Saturday, September 21, 2013

Where is Common Core's thinking skills program?

One of the reasons given by proponents of the Common Core, for not requiring particular content knowledge is that they are teaching kids "critical thinking skills." But merely repeating the phrase doesn't constitute a program. In spite of the fact that Common Core proponents like to shake their pom-poms and cheer it on, they don't seem to even know what "critical thinking skills" means, much less have any actual program to teach it.

The first problem is that Common Core proponents don't seem to even know what "critical thinking skills" are. If you want to talk about "critical thinking skills," you should at least be able to define what they are. In all the reading of done on Common Core, I can find a single definition of the term.

You can require that students exercise thinking skills, but how are they going to be able to actually employ them if they never learn them? And how are they going to learn them unless there is some kind of systematic program to teach it to them?

A case in point is a recent post from Susan Weston at the Prichard Committee, who is running a series of posts on the Common Core standards. In her most recent post, she reblogs Stu Silberman's post in Education Week on three of the Common Core reading standards.

One of them reads: "Delineate and evaluate the argument and specific claims in a text, including the validity of the reasoning as well as the relevance and sufficiency of the evidence."

Sounds great, doesn't it?

Here is Silberman, commenting on this section:
With a parent or citizen audience, I'd emphasize two points. 
First, Standard 8 is my very favorite part of the whole Common Core process, because it asks students to track the evidence and check whether each author's positions are well grounded in reliable facts and sensible reasoning. To me, that sounds like the basics of citizenship preparation, and close to the root of why America has public schools.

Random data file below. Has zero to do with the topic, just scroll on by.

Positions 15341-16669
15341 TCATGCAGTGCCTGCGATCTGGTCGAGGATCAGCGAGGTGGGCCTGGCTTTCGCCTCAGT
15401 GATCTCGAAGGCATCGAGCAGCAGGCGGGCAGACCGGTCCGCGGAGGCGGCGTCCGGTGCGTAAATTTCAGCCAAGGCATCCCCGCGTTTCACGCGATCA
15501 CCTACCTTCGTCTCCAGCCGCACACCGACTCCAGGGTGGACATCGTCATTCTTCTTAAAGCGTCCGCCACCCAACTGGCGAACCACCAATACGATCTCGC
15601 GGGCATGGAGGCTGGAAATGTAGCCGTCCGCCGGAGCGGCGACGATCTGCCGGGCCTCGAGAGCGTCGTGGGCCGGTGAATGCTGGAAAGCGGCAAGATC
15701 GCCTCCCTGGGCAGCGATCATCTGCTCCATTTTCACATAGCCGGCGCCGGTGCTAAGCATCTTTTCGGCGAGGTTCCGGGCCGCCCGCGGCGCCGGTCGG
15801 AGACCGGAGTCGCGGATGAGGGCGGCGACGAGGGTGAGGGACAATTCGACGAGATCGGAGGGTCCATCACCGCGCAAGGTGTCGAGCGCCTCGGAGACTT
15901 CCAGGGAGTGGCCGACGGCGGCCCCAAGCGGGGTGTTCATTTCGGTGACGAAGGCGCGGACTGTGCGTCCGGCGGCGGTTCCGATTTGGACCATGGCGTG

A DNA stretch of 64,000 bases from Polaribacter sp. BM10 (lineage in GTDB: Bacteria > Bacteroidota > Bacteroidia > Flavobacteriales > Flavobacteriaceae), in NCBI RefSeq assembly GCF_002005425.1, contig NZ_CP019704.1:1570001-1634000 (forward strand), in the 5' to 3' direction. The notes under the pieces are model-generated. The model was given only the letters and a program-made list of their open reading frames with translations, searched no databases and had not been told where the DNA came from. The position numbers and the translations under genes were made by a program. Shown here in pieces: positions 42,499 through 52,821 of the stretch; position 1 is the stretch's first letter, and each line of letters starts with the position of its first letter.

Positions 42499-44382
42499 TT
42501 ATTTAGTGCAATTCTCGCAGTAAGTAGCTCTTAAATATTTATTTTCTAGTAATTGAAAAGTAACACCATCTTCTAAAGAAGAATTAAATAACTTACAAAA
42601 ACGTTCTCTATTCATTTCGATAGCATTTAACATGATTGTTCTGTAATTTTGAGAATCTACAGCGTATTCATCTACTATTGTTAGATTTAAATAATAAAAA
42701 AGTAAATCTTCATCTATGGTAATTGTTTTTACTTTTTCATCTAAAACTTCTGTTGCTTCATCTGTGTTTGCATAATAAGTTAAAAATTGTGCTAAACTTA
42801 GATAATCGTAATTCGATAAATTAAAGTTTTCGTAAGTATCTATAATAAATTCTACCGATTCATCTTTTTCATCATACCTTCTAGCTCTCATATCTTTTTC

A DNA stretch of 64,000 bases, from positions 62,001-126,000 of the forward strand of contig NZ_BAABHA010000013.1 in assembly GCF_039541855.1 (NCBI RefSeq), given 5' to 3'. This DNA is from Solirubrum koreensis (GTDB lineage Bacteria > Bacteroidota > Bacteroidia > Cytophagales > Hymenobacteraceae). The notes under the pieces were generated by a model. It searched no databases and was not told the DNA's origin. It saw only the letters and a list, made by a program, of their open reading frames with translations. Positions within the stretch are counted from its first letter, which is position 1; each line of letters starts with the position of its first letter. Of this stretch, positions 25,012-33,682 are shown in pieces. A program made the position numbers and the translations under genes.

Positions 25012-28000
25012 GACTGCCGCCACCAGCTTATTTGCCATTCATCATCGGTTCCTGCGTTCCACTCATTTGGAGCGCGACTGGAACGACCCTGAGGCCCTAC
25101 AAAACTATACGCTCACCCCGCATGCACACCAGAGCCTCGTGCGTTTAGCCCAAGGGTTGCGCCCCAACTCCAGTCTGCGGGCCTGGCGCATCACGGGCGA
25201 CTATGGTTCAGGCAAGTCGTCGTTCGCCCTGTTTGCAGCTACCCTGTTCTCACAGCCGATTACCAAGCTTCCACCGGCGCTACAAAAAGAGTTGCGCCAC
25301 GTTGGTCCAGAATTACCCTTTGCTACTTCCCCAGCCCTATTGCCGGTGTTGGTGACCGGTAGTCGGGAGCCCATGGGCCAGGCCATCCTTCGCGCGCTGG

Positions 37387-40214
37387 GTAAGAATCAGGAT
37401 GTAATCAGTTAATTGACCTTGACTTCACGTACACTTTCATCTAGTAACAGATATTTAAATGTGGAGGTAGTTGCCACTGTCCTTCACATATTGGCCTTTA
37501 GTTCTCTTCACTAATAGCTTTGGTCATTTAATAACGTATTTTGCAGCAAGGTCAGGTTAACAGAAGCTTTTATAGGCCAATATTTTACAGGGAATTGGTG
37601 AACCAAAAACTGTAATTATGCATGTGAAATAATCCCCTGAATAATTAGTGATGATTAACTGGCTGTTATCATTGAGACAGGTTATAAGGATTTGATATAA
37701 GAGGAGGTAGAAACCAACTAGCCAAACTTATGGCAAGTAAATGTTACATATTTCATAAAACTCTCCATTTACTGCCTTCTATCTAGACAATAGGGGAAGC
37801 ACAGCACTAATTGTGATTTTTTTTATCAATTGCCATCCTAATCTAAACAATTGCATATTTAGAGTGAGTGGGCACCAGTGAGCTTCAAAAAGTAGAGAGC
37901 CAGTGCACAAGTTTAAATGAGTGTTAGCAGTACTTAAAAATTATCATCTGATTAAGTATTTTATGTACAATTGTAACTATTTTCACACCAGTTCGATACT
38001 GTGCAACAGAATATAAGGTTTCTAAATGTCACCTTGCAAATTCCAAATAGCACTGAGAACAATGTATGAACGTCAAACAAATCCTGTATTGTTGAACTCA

And second, Standard 8 is my inspiration for this set of blog posts. For those who are wary about Common Core, I urge them to start by reading Common Core. If you think they're wrong for the kids of your state, say which part you think is wrong, quoting from the actual text. Wrestle the real document and the real evidence, and don't settle for anyone else's summary.
Okay, fine. So maybe Stu or Susan can tell me how the Common Core is going to teach this ability to "delineate and evaluate" an argument? How is a student going to learn how to "check whether each author's positions are well grounded in ... sensible reasoning." And what is "sensible reasoning"? Most importantly, where in the standards does it outline the method by which it is going to teach students how to determine "validity"?

There are certain specific things a student has to know in order to deter the validity of an argument. In categorical reasoning, one has to know how many terms an argument has and that they are not equivocal. He has to know the four kinds of logical statements and whether the terms are distributed in each subject and predicate. He then has to know the rules for validity and be able to apply them to actual arguments.

If the reasoning is hypothetical, then he has to know, given the particular structure of the argument, which term (the antecedent or consequent) he can affirm or deny in order to derive the correct conclusion.

Where in the standards are these things required of students so that they would actually have the capability to determine the validity of an argument? Where is this process taught to teachers who will be implementing the standards? And is it reasonable to expect a K-5 student to be able to do this, much less a 6-12th grade student who has never had any training in logic?

The only way to determine validity of an argument is to use logic, and no mention is made in the standards of whether or how it is going to be taught. Unless there is some procedure for teaching students how to actually determine validity of arguments, then all the talk about "validity" is meaningless and ineffectual.

1 comment:

Anonymous said...

Hey, Teach, what does delineate mean? Google it on your I Pad, kid.